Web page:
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Ruby Cookbook by Leonard Richardson, Lucas Carlson

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17.11. Documenting Your Application

Problem

You want to create a set of API documentation for your application. You might want to go so far as to keep all your documentation in the same files as your source code.

Solution

It's good programming practice to preface each of your methods, classes, and modules with a comment that lets the reader know what's going on. Ruby rewards this behavior by making it easy to transform those comments into a set of HTML pages that document your code. This is similar to Java's JavaDoc, Python's PyDoc, and Perl's Pod.

Here's a simple example. Suppose your application contains only one file, sum.rb, which defines only one method:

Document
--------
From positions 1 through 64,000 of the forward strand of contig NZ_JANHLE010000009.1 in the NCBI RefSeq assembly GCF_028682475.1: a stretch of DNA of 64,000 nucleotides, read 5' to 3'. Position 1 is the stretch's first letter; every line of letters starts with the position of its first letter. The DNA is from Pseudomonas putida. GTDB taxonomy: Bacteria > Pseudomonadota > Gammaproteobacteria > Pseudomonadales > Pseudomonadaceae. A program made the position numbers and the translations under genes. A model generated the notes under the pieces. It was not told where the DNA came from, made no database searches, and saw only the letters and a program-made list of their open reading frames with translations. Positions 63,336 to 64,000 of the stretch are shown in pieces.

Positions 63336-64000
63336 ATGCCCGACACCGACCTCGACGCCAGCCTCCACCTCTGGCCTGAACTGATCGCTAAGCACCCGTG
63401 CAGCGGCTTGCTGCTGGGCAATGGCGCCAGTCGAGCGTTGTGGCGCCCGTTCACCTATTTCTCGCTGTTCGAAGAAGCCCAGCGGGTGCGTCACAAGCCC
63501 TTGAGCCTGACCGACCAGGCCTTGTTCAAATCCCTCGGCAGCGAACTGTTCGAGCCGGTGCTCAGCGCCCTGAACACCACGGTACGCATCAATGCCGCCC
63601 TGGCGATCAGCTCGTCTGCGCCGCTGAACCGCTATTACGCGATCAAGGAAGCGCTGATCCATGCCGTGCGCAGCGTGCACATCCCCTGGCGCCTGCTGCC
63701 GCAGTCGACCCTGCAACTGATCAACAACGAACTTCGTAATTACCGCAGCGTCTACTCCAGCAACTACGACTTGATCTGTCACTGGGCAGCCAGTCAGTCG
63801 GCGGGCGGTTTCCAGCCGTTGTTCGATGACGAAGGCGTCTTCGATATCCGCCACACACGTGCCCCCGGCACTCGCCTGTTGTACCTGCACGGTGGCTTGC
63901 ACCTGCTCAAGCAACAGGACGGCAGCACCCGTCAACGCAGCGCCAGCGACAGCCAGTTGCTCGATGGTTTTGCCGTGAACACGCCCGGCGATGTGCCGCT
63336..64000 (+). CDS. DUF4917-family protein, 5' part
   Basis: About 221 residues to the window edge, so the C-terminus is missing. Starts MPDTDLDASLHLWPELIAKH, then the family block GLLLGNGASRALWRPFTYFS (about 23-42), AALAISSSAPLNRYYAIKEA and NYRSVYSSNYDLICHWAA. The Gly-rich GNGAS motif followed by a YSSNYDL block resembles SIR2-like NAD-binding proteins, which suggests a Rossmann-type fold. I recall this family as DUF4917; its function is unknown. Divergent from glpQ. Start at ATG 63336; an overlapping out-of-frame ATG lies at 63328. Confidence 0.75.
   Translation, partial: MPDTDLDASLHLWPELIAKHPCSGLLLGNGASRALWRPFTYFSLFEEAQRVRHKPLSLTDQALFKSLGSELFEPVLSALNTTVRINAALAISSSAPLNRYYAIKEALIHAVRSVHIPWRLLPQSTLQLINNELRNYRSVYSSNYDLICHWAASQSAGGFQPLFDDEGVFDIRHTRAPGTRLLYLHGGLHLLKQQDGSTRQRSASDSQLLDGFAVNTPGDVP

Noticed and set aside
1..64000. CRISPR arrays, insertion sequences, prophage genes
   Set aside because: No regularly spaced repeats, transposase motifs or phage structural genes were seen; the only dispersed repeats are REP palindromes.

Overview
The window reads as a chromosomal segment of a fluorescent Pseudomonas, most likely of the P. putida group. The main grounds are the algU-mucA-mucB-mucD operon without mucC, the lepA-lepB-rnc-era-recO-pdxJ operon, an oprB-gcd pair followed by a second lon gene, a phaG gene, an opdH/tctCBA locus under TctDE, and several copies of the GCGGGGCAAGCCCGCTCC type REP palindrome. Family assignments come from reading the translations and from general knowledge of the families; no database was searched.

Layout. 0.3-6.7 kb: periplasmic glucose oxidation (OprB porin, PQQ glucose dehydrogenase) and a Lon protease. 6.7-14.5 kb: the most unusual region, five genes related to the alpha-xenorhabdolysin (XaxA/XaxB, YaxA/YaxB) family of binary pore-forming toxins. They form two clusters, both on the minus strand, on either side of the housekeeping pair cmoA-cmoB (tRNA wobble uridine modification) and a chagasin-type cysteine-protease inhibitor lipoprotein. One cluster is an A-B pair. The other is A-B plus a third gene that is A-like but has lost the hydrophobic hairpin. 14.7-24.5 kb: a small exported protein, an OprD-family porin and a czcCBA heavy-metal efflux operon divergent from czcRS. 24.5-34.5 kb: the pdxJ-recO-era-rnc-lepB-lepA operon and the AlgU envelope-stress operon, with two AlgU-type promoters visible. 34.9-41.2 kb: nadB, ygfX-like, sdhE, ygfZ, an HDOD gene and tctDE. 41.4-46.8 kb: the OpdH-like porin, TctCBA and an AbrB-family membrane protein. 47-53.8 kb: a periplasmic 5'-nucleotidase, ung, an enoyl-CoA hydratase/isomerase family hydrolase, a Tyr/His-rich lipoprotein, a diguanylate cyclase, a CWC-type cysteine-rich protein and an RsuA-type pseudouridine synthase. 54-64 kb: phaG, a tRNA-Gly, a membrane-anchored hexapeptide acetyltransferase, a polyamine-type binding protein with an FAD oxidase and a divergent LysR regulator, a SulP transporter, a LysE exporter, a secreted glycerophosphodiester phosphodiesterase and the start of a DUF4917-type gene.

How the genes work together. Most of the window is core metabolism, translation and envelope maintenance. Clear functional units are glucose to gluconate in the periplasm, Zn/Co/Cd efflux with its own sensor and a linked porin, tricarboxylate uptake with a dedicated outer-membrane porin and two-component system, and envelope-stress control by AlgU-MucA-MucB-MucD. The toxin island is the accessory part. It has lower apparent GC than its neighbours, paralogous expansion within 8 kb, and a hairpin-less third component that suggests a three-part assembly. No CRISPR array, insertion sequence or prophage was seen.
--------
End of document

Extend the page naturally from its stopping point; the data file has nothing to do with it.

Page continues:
def sum(*terms)
	  terms.inject(0) { |sum, term| sum + term}
	end

To document this application, use Ruby comments to document the method, and also to document the file as a whole:

	# Just a simple file that defines a sum method.

	# Takes any number of numeric terms and returns the sum.
	#   sum(1, 2, 3)                             # => 6
	#   sum(1, -1, 10)                           # => 10
	#   sum(1.5, 0.2, 0.3, 1)                    # => 3.0
	def sum(*terms)
	  terms.inject(0) { |sum, term| sum + term}
	end

Change into the directory containing the sum.rb file, and run the rdoc command.

	$ rdoc
	sum.rb: .
	Generating HTML…

	Files: 1
	Classes: 0
	Modules: 0
	Methods: 1
	Elapsed: 0.101s

The rdoc command creates a doc/ subdirectory beneath the current directory. It parses every Ruby file it can find in or below the current directory, and generates HTML files from the Ruby code and the comments that document it.

The index.html ...

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